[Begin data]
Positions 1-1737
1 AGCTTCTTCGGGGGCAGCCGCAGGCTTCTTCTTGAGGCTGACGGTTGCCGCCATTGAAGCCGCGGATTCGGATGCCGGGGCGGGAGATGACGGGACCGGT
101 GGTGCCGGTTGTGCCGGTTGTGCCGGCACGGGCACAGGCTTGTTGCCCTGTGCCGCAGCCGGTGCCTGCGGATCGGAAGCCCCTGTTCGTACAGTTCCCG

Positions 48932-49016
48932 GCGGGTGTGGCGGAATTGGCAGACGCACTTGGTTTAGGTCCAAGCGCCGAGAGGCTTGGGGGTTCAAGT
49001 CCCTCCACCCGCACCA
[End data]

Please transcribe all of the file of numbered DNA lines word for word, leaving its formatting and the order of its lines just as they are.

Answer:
Positions 1-1737
1 AGCTTCTTCGGGGGCAGCCGCAGGCTTCTTCTTGAGGCTGACGGTTGCCGCCATTGAAGCCGCGGATTCGGATGCCGGGGCGGGAGATGACGGGACCGGT
101 GGTGCCGGTTGTGCCGGTTGTGCCGGCACGGGCACAGGCTTGTTGCCCTGTGCCGCAGCCGGTGCCTGCGGATCGGAAGCCCCTGTTCGTACAGTTCCCG

Positions 48932-49016
48932 GCGGGTGTGGCGGAATTGGCAGACGCACTTGGTTTAGGTCCAAGCGCCGAGAGGCTTGGGGGTTCAAGT
49001 CCCTCCACCCGCACCA